After news broke Friday about a Farmington Public Schools substitute teacher facing a charge of criminal sexual conduct, school officials released an email filled with tips to help families cope with the news.
The email advised "safety first", keeping the conversation general, unless the child brings up specifics. The email also recommends limiting exposure to media reports and adult conversations about the incident.
- Remind your child that adults are doing everything possible to keep them from harm; describe what steps are in place to keep children safe
- Teach your child “Good Touch / Bad Touch”; that NO ONE is allowed to touch private parts (any parts that would be covered by a bathing suit) or in a manner that makes children feel uncomfortable. Explain “no one” includes relatives, teachers or even medical personnel unless the parent has given permission
- Teach your child “NO! Go, Tell”; to yell out loudly “NO!” if they are approached, GO away without kicking or punching, and immediately TELL a trusted adult.
When talking with a child about sexual abuse:
- Don’t ask leading questions - questions that assume an answer within the question itself, e.g., “Were you more scared or more angry?” implies the child was both scared and angry when they might not have felt either feeling.
- Allow your child to express their feelings and thoughts free from coercion and expectation.
- Be aware of your own reactions and don’t allow anxiety, anger and helplessness to trickle down to your child.
- Be calm and reassuring; shield your child from your own emotions.
- If your child becomes overwhelmed, take a break from the conversation and return to it when your child is ready.
- Do use age appropriate language.
- Do teach your child to speak in “I-statements” (i.e. I feel afraid because I know this would be awful if it happened to me or someone I know). Encourage your child to disclose information.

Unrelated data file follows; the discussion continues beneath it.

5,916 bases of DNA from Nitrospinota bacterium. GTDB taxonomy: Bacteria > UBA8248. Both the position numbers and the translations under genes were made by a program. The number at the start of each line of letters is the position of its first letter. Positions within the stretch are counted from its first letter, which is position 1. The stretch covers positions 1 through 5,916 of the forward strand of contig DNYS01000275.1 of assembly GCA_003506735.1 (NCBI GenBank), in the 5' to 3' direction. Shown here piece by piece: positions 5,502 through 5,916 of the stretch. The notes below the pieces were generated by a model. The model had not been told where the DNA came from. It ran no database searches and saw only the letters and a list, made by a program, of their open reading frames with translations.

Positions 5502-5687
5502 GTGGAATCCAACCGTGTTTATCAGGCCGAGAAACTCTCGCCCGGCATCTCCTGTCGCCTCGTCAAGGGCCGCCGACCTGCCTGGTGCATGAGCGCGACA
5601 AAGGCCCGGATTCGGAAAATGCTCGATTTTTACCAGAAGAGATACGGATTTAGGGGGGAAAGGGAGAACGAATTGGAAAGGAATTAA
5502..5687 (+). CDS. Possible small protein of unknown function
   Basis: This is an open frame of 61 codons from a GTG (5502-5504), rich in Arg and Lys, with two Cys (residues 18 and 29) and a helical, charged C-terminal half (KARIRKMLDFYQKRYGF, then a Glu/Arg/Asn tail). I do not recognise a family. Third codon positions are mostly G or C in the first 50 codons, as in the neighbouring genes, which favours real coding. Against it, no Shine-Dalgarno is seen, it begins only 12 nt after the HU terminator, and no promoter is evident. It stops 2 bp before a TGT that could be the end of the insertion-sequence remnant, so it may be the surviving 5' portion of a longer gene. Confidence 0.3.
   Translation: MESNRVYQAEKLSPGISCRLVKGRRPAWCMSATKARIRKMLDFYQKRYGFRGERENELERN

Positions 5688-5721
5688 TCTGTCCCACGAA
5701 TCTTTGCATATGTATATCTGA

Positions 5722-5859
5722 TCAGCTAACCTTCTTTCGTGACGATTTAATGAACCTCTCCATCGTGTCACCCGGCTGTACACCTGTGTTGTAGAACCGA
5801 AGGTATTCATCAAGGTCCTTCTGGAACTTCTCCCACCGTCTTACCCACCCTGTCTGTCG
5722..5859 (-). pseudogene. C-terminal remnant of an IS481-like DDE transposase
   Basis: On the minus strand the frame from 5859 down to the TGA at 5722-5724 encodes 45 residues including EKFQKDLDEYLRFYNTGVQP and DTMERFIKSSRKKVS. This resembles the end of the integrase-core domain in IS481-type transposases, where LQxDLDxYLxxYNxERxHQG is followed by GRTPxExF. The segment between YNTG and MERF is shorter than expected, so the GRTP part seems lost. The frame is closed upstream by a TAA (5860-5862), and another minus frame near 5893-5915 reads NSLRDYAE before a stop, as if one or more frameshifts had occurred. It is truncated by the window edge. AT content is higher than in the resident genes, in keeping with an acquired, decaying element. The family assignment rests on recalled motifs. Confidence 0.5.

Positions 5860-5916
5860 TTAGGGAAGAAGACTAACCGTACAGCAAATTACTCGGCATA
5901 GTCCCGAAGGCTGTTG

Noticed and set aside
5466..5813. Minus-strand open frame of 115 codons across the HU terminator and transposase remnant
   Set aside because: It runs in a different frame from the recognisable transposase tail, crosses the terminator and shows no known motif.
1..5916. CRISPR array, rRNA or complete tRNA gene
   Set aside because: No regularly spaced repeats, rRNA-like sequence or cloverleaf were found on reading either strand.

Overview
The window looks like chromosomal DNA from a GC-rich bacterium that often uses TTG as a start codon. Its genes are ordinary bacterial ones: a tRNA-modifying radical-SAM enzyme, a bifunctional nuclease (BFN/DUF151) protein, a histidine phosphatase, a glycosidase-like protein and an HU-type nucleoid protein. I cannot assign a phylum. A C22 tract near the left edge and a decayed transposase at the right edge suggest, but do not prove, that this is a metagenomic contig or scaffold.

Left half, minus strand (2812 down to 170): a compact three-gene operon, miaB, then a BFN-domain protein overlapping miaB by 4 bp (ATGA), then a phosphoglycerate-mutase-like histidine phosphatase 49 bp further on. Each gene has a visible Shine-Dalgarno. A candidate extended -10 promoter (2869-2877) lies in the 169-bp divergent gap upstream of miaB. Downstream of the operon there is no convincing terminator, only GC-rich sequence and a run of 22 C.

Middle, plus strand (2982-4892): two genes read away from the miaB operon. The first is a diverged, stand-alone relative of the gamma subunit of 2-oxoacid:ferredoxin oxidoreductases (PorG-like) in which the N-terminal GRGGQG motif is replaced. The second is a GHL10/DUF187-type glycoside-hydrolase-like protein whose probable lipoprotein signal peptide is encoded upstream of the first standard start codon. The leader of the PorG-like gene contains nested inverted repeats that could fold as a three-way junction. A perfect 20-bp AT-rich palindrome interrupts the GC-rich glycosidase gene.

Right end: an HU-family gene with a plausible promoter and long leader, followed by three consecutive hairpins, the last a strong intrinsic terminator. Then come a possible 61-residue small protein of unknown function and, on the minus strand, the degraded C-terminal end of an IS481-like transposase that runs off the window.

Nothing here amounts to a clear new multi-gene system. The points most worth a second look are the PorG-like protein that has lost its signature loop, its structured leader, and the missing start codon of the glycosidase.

- Do help your child to know that they are not in trouble. This is a learning experience and this is how we keep everyone safe.
- Do speak in a matter of fact and non-judgmental manner.
- Do state that there can be more conversation about this topic in the future.
- Do avoid details and graphic description of abuse.
- Remind your child not to talk to strangers.
- Teach your child that there should be NO SECRETS.
- Do not force your child to speak.
SIGNS AND SYMPTOMS OF SEXUAL ABUSE
- Sleep disturbance; nightmares
- Changes in eating
- Anxiety-especially with strangers, body image, sudden new fears
- Seeming to know more about sex than has been taught
- Refusal to go to school
- Curiosity about sex; sexual acting out
- Aggressiveness; sudden acting out behaviors
- Suicidal ideations
- Mood swings
- Sexually transmitted disease diagnosis
- Drop in school performance
- Lack of concentration
- Sudden lying
- Care House
- Michigan Dept. of Human Services
- Common Ground
- New Oakland
- HAVEN - What is sexual assault?
The District also recommends these books to begin a discussion with your children:
- “Bobby and Mandee's Good Touch Bad Touch” Robert Kahn
- “Trouble with Secrets” Karen Johnson
- “My Body is Mine, My Feelings Are Mine” Susan Hoke
- “Not in Room 204” Shannon Riggs
- “The Right Touch” Sandy Kelve